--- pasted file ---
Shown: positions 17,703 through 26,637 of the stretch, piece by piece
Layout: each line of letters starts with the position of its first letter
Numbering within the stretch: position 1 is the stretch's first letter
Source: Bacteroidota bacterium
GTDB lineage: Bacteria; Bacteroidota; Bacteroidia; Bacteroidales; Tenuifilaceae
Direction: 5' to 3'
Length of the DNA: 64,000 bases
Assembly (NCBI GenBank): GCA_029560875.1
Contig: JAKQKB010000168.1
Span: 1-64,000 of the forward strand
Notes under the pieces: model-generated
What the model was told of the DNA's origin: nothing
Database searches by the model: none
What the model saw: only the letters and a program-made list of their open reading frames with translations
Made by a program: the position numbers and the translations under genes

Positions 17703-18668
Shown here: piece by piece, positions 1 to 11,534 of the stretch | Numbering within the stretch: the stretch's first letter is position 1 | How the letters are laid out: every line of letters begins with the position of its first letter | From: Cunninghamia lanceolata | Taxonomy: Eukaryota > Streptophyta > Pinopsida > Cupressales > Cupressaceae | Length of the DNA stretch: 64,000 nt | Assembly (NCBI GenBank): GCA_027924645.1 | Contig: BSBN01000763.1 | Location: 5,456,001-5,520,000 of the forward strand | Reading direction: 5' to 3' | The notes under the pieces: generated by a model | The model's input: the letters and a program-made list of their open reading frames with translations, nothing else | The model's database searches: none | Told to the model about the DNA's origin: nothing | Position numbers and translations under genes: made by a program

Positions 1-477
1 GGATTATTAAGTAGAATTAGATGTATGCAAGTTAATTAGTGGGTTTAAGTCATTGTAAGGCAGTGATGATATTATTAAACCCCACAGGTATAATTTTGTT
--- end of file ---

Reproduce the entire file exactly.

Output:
Shown: positions 17,703 through 26,637 of the stretch, piece by piece
Layout: each line of letters starts with the position of its first letter
Numbering within the stretch: position 1 is the stretch's first letter
Source: Bacteroidota bacterium
GTDB lineage: Bacteria; Bacteroidota; Bacteroidia; Bacteroidales; Tenuifilaceae
Direction: 5' to 3'
Length of the DNA: 64,000 bases
Assembly (NCBI GenBank): GCA_029560875.1
Contig: JAKQKB010000168.1
Span: 1-64,000 of the forward strand
Notes under the pieces: model-generated
What the model was told of the DNA's origin: nothing
Database searches by the model: none
What the model saw: only the letters and a program-made list of their open reading frames with translations
Made by a program: the position numbers and the translations under genes

Positions 17703-18668
Shown here: piece by piece, positions 1 to 11,534 of the stretch | Numbering within the stretch: the stretch's first letter is position 1 | How the letters are laid out: every line of letters begins with the position of its first letter | From: Cunninghamia lanceolata | Taxonomy: Eukaryota > Streptophyta > Pinopsida > Cupressales > Cupressaceae | Length of the DNA stretch: 64,000 nt | Assembly (NCBI GenBank): GCA_027924645.1 | Contig: BSBN01000763.1 | Location: 5,456,001-5,520,000 of the forward strand | Reading direction: 5' to 3' | The notes under the pieces: generated by a model | The model's input: the letters and a program-made list of their open reading frames with translations, nothing else | The model's database searches: none | Told to the model about the DNA's origin: nothing | Position numbers and translations under genes: made by a program

Positions 1-477
1 GGATTATTAAGTAGAATTAGATGTATGCAAGTTAATTAGTGGGTTTAAGTCATTGTAAGGCAGTGATGATATTATTAAACCCCACAGGTATAATTTTGTT